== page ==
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Red Cedar wood, Acrylic paint
35 x 35 x 1″
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- Additional Information
- Artist Bio
Red Cedar wood, Acrylic paint
35 x 35 x 1″
|Nation||Haida / Metis Nations|
Haida / Metis Nations
Born on June 29, 1958, in Prince Rupert, BC, Don Yeomans is one of the most respected and renowned Northwest Coast Native artists. Born of a Masset Haida father and a Metis mother from Slave Lake, Alberta, Yeomans has studied and worked in the Haida Style since he was a youth.
As a young man, Yeomans apprenticed under the expert guidance of his aunt, Freda Diesing. He worked with Robert Davidson RCA on the Charles Edenshaw Memorial Longhouse and completed a jewelry apprenticeship with Phil Janze. Yeomans has also studied fine art at Langara College in Vancouver.
He has worked with many acclaimed Northwest coast artists, including Bill Reid, Robert Davidson, Phil Janze and Gerry Marks, studying their styles, techniques and philosophies.
Don Yeomans crafts his artworks in many materials: he creates exquisite jewelry pieces in gold and silver, paints elegant Haida designs on paper, produces outstanding prints and is one of the finest carvers.
His work can be found in the University of British Columbia’s Museum of Anthropology, the Royal British Columbia Museum, the Canadian Museum of Civilization, and the Seattle Art Museum. In 2002 he completed a major totem pole commission for Stanford University.
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Yellow Cedar wood, Acrylic paint
“People of the Eagle” Frontlet, masterfully carved and painted by Kwakwaka’wakw artist Barry Scow, represents the Chief and his people of the Eagle clan. True to form of Barry’s fine carving, this frontlet portrays the Eagle with Sun, and commemorates Barry’s link to his Grandfather, who was a Chief, and to his heritage.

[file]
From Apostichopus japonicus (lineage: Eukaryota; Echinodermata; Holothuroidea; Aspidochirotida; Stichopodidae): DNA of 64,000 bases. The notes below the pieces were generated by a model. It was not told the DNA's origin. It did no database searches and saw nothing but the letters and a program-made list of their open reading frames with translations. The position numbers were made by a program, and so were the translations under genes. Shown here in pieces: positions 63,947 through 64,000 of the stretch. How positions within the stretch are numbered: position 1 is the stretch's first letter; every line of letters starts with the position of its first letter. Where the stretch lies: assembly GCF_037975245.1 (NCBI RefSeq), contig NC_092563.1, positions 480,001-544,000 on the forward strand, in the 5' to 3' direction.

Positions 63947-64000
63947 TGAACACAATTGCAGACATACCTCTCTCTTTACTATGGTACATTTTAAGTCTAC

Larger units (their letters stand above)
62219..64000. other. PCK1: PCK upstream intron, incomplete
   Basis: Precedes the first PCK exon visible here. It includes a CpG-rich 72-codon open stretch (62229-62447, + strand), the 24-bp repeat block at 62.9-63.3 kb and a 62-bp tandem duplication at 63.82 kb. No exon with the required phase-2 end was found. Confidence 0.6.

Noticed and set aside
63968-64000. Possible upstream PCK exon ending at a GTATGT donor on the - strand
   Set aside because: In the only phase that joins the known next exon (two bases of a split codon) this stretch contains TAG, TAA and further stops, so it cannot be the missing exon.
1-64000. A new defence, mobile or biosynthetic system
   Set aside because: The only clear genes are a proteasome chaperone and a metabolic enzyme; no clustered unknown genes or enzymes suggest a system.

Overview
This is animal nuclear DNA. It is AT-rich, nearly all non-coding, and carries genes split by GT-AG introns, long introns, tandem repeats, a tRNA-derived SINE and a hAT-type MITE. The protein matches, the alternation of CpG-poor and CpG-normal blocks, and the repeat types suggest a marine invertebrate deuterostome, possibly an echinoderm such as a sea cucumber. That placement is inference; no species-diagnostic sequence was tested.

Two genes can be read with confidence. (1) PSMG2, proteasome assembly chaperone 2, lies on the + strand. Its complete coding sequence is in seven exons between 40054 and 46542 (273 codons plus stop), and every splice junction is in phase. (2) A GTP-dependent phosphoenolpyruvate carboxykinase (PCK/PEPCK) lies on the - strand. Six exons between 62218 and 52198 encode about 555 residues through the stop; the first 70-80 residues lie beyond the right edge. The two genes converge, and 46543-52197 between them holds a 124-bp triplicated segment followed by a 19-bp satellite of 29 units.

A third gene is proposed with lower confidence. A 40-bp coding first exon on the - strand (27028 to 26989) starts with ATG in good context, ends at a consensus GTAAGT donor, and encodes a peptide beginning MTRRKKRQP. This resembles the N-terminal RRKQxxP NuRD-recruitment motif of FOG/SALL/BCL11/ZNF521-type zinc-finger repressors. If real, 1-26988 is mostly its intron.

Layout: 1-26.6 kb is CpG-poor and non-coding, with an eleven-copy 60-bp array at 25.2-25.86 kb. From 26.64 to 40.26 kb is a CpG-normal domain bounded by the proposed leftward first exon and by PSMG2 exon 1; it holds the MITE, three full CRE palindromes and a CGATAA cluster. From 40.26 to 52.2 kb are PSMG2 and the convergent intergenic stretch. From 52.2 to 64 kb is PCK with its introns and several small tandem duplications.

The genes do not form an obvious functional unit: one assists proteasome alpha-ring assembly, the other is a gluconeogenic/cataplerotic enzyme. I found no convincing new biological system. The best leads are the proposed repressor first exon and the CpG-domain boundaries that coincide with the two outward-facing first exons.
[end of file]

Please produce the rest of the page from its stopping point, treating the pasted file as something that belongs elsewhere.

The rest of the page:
A Frontlet is a forehead mask attached to a woven headpiece, worn only by Chiefs and high-ranking individuals in order to display status. This particular frontlet carries the Eagle and Sun motif. The Eagle position belonged to the highest-ranking Chief in the village.
The Eagle lives in the sky, or Upper World, and represents status, power, peace and friendship. Eagle is the Chief of the birds, an honor he shares with the Woodpecker. The Sun is a popular Kwakwaka’wakw motif, used quite regularly in their art. The sun can represent life and creative forces as well as warmth and healing.
To further establish his high position, the Chief practiced a traditional act of discarding his wealth in front of other Chiefs. Much of this wealth was in the form of copper. To break the copper or throw it into the ocean, symbolized that he and his clan were modest of their wealth and that the value of friendship weighed more than the value of material wealth.
To assist the Chief with this historical display of modesty, a subordinate was appointed. The assistant is portrayed below the beak of the Eagle, carved in intricate detail, as one can see in the teeth and tongue of the human face. Another beautiful component of this piece are the Chief’s people, delicately cradled in the beak of the Eagle.
Other works by this artist
Serigraph, Edition of 99
(For inquiries on Custom Framing, please contact the gallery)
“The print depicts two humans, split from one original body they once shared. Separated and suspicious of each other, they are easy victims for the powers that divide them.” – Don Yeomans